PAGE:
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Vertigo & Running

author image Christy Callahan
Christy Callahan has been researching and writing in the integrative health care field for over five years, focusing on neuro-endocrinology. She has a Bachelor of Science degree in biology, earned credits toward a licensure in traditional Chinese medicine and is a certified Pilates and sport yoga instructor.
Vertigo & Running
Vertigo may cause your world to spin. Photo Credit: mrcmos/iStock/Getty Images

Dizziness and loss of balance are associated with vertigo, a condition triggered by certain or abrupt head movements. Intense exercise can also lead to feeling dizzy or lightheaded. Long runs or sprints deplete your water and nutrients -- leading to dehydration and low blood sugar -- and can stress body systems. Vertigo is typically benign; however, more serious conditions can cause vertigo. Talk to your doctor about your symptoms to receive a diagnosis and treatment options.

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Vertigo has many causes and a variety of effects. Benign paroxysmal positional vertigo, or BPPV, is one of the most common causes of vertigo, according to You feel as if you or your surroundings are spinning or that "your head is spinning inside." You can also lose balance or coordination and feel nauseous. BPPV occurs after specific changes in head position, a blow to the head or inner ear damage. The situations affect the fluid, sensors and organs inside your ear that control your balance and your body's perception of itself in space. Sickness, abnormalities or damage in your inner ear can result in dizziness and other vertigo symptoms.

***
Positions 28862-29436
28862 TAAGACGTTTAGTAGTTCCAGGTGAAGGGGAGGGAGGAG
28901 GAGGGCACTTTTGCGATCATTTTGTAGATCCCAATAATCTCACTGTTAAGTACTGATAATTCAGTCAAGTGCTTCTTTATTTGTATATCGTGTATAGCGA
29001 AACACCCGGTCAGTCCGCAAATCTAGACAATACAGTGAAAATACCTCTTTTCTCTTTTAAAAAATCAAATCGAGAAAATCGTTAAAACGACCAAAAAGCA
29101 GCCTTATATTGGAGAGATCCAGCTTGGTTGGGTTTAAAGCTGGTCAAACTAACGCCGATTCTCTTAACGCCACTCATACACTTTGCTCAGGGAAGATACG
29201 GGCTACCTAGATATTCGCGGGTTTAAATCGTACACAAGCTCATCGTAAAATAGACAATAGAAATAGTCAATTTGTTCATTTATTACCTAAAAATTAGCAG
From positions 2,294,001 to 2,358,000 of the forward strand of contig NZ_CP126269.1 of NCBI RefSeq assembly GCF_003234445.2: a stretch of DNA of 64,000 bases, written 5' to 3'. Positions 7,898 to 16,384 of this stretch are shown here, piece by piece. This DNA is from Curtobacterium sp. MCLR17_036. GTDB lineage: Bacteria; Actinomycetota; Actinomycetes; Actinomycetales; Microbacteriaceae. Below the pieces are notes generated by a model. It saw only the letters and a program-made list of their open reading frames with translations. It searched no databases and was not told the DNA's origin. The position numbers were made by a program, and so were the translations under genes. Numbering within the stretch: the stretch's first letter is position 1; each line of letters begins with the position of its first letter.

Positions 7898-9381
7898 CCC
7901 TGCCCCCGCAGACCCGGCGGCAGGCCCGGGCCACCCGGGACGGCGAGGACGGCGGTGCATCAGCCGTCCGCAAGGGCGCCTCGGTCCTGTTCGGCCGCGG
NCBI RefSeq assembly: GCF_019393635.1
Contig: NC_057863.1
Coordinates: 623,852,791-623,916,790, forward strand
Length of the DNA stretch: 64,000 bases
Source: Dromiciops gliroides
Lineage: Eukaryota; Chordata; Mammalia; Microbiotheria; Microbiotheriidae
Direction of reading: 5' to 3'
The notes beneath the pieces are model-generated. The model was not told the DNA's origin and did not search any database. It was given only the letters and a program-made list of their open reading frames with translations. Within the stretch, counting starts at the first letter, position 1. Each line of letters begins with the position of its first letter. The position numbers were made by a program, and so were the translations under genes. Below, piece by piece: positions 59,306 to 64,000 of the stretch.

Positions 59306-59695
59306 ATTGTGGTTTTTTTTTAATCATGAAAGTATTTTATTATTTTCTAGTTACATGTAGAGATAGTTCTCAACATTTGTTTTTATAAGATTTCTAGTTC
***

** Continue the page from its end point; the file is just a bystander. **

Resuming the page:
Exercise-Induced Vertigo

Exercise, because it stresses many body systems simultaneously, can lead to vertigo, particularly if you run on a treadmill or ride a stationary bike. Symptoms can interrupt your workout -- in severe cases causing falls -- and typically worsen over time until even minimal exercise causes dizziness. Working out on a treadmill may also trigger symptoms. Your body receives signals from your legs, head and arms that you are moving. Stepping off quickly may cause momentary vertigo as your brain catches up to your body.

Medical Conditions

Minor and serious medical conditions can result in vertigo. Sinus or ear infections cause swelling of the cavities in your head and ears, leading to temporary inner ear dysfunction. Dehydration or low blood sugar can also result in dizziness, and are common occurrences during or after intense exercise. Meniere's disease also causes episodes of vertigo, ringing in the ears, a feeling of fullness or pressure in the ear, and fluctuating hearing loss. Tumors, multiple sclerosis, Parkinson's disease and low blood pressure may lead to feelings of dizziness.

Prevention and Treatment

Hydrate and eat properly before running or working out to avoid dehydration or low blood sugar symptoms. If vertigo persists, your doctor can perform a physical exam to look for signs and symptoms of dizziness while moving your head and eyes through a series of motions. Difficult cases may require an MRI or other tests for further information. Treatments can include medications, physical rehabilitation or surgery, depending on the severity of your condition.

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